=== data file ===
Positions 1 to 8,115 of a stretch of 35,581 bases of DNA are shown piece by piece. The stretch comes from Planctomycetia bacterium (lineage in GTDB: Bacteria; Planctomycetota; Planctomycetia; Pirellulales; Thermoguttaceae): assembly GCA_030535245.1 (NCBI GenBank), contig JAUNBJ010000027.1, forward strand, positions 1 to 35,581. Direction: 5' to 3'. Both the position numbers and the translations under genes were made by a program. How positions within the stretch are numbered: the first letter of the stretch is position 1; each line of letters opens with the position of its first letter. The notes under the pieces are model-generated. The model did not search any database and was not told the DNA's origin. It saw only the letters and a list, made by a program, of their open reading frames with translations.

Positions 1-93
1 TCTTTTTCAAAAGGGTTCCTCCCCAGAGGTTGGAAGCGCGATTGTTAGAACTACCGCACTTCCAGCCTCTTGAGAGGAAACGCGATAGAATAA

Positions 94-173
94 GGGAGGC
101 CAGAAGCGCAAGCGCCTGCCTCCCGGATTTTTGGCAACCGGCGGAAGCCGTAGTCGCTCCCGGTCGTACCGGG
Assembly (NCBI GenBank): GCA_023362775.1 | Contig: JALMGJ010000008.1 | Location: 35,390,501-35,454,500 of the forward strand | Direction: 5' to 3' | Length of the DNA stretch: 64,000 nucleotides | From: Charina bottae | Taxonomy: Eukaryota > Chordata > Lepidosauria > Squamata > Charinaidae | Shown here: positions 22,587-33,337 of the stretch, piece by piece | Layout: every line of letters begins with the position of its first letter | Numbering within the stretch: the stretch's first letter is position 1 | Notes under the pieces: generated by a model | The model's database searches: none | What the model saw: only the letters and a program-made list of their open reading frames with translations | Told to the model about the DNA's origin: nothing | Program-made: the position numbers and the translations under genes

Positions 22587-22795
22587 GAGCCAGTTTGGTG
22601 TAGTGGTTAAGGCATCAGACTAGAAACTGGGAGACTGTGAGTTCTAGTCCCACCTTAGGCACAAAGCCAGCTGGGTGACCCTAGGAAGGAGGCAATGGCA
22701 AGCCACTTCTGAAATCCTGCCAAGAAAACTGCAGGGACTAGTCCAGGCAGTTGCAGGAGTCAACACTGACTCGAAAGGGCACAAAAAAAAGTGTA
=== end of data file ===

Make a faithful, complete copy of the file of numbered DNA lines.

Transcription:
Positions 1 to 8,115 of a stretch of 35,581 bases of DNA are shown piece by piece. The stretch comes from Planctomycetia bacterium (lineage in GTDB: Bacteria; Planctomycetota; Planctomycetia; Pirellulales; Thermoguttaceae): assembly GCA_030535245.1 (NCBI GenBank), contig JAUNBJ010000027.1, forward strand, positions 1 to 35,581. Direction: 5' to 3'. Both the position numbers and the translations under genes were made by a program. How positions within the stretch are numbered: the first letter of the stretch is position 1; each line of letters opens with the position of its first letter. The notes under the pieces are model-generated. The model did not search any database and was not told the DNA's origin. It saw only the letters and a list, made by a program, of their open reading frames with translations.

Positions 1-93
1 TCTTTTTCAAAAGGGTTCCTCCCCAGAGGTTGGAAGCGCGATTGTTAGAACTACCGCACTTCCAGCCTCTTGAGAGGAAACGCGATAGAATAA

Positions 94-173
94 GGGAGGC
101 CAGAAGCGCAAGCGCCTGCCTCCCGGATTTTTGGCAACCGGCGGAAGCCGTAGTCGCTCCCGGTCGTACCGGG
Assembly (NCBI GenBank): GCA_023362775.1 | Contig: JALMGJ010000008.1 | Location: 35,390,501-35,454,500 of the forward strand | Direction: 5' to 3' | Length of the DNA stretch: 64,000 nucleotides | From: Charina bottae | Taxonomy: Eukaryota > Chordata > Lepidosauria > Squamata > Charinaidae | Shown here: positions 22,587-33,337 of the stretch, piece by piece | Layout: every line of letters begins with the position of its first letter | Numbering within the stretch: the stretch's first letter is position 1 | Notes under the pieces: generated by a model | The model's database searches: none | What the model saw: only the letters and a program-made list of their open reading frames with translations | Told to the model about the DNA's origin: nothing | Program-made: the position numbers and the translations under genes

Positions 22587-22795
22587 GAGCCAGTTTGGTG
22601 TAGTGGTTAAGGCATCAGACTAGAAACTGGGAGACTGTGAGTTCTAGTCCCACCTTAGGCACAAAGCCAGCTGGGTGACCCTAGGAAGGAGGCAATGGCA
22701 AGCCACTTCTGAAATCCTGCCAAGAAAACTGCAGGGACTAGTCCAGGCAGTTGCAGGAGTCAACACTGACTCGAAAGGGCACAAAAAAAAGTGTA